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Sprint is finalizing plans to buy T-Mobile for $32 billion

sprint finalizing plans buy t mobile 31 billion tmo hq

There has been speculation for months now that the number three wireless carrier Sprint was planning to make a bid to buy out T-Mobile USA. According to Bloomberg, the deal is in its final phases, and Sprint plans to announce the buyout for a whopping $32 billion sometime in the next month.

Funded mostly by Japanese telecom company SoftBank, which has a 80 percent stake in Sprint, the deal will fetch T-Mobile USA from its parent company, the German wireless company Deutsche Telekom, for nearly $40 a share. This number is more than triple what T-Mobile USA shares were trading just a year ago. In total, Softbank will pay $32 billion, plus take on T-Mobile’s debts of about $15 billion. Word of the deal has come out during Japan’s trading hours, helping nudge up Softbank’s stock while causing T-Mobile and Sprint’s stock to jump higher in after-hours trading.

This is not the first time a company has tried to buy the magenta-colored carrier. Back in 2011 AT&T tried to purchase T-Mobile, but the FCC blocked the deal and even the Department of Justice issued an antitrust lawsuit against the purchase. There’s no telling if we’ll see such action by the FCC or Department of Justice over this merger. The two carriers, even if they merge, still fall more than 10 million subscribers behind AT&T. But last we checked neither agency was exactly happy about the idea of a merger. Even if the merger fails, T-Mobile is likely to still get about $1 billion in breakup fees.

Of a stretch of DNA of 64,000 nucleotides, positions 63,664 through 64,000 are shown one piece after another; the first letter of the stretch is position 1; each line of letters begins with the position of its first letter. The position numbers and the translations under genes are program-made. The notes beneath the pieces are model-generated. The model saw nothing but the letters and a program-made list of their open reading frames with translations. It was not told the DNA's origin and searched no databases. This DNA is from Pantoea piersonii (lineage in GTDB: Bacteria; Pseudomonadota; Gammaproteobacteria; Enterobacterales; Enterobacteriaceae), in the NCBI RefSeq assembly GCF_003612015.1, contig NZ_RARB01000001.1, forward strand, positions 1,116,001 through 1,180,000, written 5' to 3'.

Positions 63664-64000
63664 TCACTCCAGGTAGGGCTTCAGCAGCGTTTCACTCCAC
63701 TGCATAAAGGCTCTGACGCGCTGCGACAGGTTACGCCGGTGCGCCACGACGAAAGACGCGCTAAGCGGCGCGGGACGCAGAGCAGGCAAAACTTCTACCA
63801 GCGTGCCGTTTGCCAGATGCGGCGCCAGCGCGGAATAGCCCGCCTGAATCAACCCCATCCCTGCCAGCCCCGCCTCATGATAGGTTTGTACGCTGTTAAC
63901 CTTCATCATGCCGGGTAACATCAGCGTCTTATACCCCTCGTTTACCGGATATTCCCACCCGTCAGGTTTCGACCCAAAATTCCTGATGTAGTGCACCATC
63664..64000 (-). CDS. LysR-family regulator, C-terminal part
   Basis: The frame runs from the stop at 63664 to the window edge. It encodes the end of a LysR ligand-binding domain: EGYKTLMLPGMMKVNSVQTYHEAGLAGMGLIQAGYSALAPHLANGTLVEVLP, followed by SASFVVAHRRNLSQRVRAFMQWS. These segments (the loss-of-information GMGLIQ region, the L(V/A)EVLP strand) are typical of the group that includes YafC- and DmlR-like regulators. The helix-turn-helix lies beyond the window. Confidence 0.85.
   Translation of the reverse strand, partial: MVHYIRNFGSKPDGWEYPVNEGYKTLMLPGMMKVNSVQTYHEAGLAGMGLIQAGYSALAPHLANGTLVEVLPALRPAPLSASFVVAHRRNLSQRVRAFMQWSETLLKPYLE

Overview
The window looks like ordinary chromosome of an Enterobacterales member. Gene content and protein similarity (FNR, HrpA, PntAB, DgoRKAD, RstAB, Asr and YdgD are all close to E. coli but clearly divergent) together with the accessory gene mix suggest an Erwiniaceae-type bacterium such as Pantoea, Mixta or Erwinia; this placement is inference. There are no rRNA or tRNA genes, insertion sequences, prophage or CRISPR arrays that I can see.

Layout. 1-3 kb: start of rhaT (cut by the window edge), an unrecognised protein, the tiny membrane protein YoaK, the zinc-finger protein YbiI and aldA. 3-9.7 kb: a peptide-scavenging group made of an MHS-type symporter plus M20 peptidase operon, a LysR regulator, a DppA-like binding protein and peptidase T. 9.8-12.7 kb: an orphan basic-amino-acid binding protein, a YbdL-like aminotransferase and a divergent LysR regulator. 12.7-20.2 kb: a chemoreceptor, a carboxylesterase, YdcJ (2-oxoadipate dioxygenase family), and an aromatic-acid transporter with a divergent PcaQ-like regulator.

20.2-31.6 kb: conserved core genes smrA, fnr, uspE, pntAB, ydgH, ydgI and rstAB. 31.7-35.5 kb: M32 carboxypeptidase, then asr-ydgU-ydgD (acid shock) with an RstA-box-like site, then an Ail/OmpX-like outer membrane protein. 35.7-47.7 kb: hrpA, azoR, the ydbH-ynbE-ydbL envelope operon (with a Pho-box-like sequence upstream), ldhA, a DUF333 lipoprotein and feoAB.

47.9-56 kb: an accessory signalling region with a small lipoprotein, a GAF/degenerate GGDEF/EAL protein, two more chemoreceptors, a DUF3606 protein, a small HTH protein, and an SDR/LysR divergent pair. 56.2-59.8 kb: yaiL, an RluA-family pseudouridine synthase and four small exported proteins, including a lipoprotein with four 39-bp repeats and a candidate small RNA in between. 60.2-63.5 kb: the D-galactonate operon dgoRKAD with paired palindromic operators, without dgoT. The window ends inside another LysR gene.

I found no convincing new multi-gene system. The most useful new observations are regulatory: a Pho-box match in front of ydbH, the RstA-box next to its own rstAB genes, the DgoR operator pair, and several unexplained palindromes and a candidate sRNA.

This is something that T-Mobile’s CEO John Legere has mentioned support of in the past. Legere noted that a bigger company with the same battle plans as T-Mobile would give him the chance to take on Verizon and AT&T like never before.

This is assuming John Legere and his Uncarrier strategy remain a part of the newly formed company. For all we know, Softbank may push to keep longtime Sprint CEO Dan Hesse or opt for an entirely different strategy all together. Then again, before John Legere, T-Mobile was on the verge of being sold off for spectrum after its failed AT&T purchase.

This will be the second major purchase of a wireless carrier in the U.S. by Softbank. Last year the company purchased its 80 percent stake in Sprint for about $21 billion. With this purchase the company will have a powerful foothold in the United States, where it has already been pumping $20 billion to bring Sprint’s infrastructure up to speed.

For now only time will tell what the fate is of T-Mobile. There’s no telling if this will continue to bring competition to the wireless interest or simply set it up for a dangerous triopoly.

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